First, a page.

jack

August 6, 2024*Note: This is a guest post written by Jack Gilcrest of Mach 34 detailing learnings from their integration of folding schemes into Cursive's ZK Summit 11 app. Thanks to Jack and Ian for their amazing work!*

At the end of the year, your Instagram and Twitter feed is probably plagued with "Spotify Wrapped" posts. Spotify provides a service for you to tell your friends that you listened to 4,000 hours of Taylor Swift this year. But what if we could recreate this experience for live events?

If you missed the the previous blog post, check it out for context on Cursive's app. As a quick summary, zkSummit 11 issued NFC cards to every attendee and speaker, and also placed cards at each presentation. These NFC cards could produce Babyjubjub-ECDSA signatures, and the keys on these cards were grouped into Merkle trees of attendees, speakers, or talks. At zkSummit 11, you could tap any of these cards with your phone and prove you met an attendee or attended a talk by verifying the authenticity of the signature and the existence of the corresponding public key in the tree. Most importantly, Cursive deployed a 2PC/PSI service that allowed two users to discover the people they both met and the talks they both attended without revealing any extra information.

Cursive built the infrastructure for verifying the social layer at live events. With all of these signatures lying around, the idea to aggregate these signatures into a summary of an attendee's event experience presented itself. With some slight tweaks to the core signature/tree inclusion circuits developed by Cursive, we were able to combine these proofs to create a statement like "I met X other zkSummit 11 attendees" or "I attended Z unique talks at zkSummit 11." Once all your signatures have been aggregated, the Cursive app stores the proofs and creates a shareable webpage for you to easily show off private* and cryptographically verifiable metrics on the social network you built at zkSummit 11.

Cursive provides us a bunch of signatures by keys grouped in trees. Sure, we could batch a bunch of signatures together into a single proof, but that could get expensive and can't be amortized as you meet new people. What if we could recursively verify signatures into a single running sum as we acquire them?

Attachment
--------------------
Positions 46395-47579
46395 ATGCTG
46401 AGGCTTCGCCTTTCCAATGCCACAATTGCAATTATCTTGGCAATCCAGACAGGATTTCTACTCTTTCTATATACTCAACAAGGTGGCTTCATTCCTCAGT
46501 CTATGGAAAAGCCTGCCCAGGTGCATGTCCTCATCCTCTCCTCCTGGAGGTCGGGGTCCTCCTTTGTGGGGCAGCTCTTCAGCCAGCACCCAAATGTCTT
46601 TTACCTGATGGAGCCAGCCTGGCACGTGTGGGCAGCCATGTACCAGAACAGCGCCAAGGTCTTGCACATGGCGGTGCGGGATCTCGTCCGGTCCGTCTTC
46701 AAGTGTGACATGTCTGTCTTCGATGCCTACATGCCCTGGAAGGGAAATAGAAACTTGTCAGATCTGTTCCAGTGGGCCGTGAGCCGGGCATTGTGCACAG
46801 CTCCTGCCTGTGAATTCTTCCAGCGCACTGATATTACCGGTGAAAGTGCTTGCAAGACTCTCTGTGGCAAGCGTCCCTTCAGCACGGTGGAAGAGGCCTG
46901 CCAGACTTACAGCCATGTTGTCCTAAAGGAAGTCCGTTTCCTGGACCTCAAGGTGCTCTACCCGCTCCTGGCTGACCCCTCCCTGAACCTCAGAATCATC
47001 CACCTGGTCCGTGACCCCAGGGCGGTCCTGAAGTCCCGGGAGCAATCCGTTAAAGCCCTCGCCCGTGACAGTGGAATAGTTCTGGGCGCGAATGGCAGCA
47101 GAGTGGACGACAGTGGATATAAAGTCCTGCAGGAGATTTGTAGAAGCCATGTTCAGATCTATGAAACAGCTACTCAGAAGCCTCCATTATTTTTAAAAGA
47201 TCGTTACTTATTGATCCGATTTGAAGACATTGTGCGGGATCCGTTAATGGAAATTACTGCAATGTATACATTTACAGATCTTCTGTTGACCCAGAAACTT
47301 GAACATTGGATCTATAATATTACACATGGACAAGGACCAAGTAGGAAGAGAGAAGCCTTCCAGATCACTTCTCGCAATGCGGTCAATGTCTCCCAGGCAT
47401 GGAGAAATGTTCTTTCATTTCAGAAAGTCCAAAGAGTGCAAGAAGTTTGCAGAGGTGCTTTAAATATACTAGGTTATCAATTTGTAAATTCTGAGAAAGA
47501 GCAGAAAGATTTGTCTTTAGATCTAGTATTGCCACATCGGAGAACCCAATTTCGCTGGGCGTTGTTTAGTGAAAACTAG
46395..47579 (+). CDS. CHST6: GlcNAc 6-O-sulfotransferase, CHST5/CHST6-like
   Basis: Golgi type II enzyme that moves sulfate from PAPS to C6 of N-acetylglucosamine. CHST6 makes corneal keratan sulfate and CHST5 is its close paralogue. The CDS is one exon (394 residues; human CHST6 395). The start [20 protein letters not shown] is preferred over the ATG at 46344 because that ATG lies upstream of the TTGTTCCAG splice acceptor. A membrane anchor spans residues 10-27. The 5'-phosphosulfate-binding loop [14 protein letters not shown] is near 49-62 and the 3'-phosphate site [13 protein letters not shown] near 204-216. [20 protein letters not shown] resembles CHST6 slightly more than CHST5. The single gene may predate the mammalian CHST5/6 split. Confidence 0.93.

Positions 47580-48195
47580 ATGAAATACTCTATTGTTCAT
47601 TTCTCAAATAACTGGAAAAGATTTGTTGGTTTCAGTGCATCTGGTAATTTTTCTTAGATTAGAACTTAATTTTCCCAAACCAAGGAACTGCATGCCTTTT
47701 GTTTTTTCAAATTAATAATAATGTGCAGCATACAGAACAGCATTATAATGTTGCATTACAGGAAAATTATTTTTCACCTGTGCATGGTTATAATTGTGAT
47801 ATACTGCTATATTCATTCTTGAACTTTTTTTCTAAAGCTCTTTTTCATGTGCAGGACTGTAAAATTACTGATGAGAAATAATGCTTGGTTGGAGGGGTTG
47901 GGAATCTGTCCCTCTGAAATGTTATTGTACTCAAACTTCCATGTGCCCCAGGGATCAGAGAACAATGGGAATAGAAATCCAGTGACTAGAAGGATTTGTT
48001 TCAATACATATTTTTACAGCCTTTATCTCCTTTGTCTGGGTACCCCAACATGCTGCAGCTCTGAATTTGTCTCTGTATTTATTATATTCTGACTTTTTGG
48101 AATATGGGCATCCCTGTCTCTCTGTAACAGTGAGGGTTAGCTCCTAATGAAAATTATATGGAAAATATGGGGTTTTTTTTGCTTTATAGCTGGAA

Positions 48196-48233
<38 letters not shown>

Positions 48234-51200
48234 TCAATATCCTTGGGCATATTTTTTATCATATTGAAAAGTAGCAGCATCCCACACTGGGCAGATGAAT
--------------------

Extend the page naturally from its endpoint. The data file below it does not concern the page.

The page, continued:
Recursion is a huge part of real-world use of ZK proofs. In the past year, a novel approach to recursion called "Folding" has become quite popular. Folding has pros and cons, but in many cases can end up being far cheaper to recurse than FRI or EC-based aggregation. Folding has been explored across infrastructure use cases, but few have explored folding on the client side—and none have yet shipped to production. We decided to run zkSummit Folded to experiment with the UX of folding in consumer applications.

Tools for folding are really easy, too—zkSummit Folded was built using Nova-Scotia, a fantastic repository that allows Circom circuit developers to easily turn their circuits into IVC proofs used in a Nova proof.

*Sonobe is a newer SDK for using folding.*

*It already supports Circom, Arkworks, and Noname as circuit front ends**Developers can currently use Nova+Cyclefold, with other folding schemes like Protogalaxy in the works**IVC proofs can be wrapped in Groth16, which can comfortably settle onchain**ZK IVC is on the way*

*If you're interested in working with folding, please start here!*

In a normal Circom circuit, you'd define a set of input/output signals and mark some of them public. If you had some public hash you wanted to prove you know the secret preimage for, you'd supply the preimage as a private input and the hash as a public input (or output).

Nova is a bit different. Every circuit will take in an array `step_in[N]`

and pass out an array `step_out[N]`

. For ** step I** of your circuit,

`step_in`

is constrained to be the `step_out`

of `step_out`

to be in `step_in`

of In short, we can use this construction to combine many circuits verifying collected signatures, and amortize this work to be done as each signature is acquired rather than in one large batch at the end!

Nova folding is really two different proofs:

- An "Incrementally Verifiable Computation" (IVC) which "folds" two relaxed witnesses into one.
- A zkSNARK that "compresses" the proof and hides the witness.

An IVC proof demonstrates the correctness of a serialized computation, but the folded witness is used by the verifier and can leak info. Compressing the IVC proof will ensure that the entire IVC computation does not leak any information. Sounds great, right?

Well, this means that we can't do "multi-prover" IVC with private computations—we can either compress to ZK or pass sensitive witness data. In our project Grapevine, this means we can't recurse to derive a social graph. But zkSummit Folded only has one prover, so who cares? Also, this compression step is pretty expensive. On desktop, we benchmarked compression of our IVC proofs at over two minutes. zkSummit Folded on Cursive's app, a mobile experience limited to ~1GB of memory, would have been prohibitively expensive to compress client-side.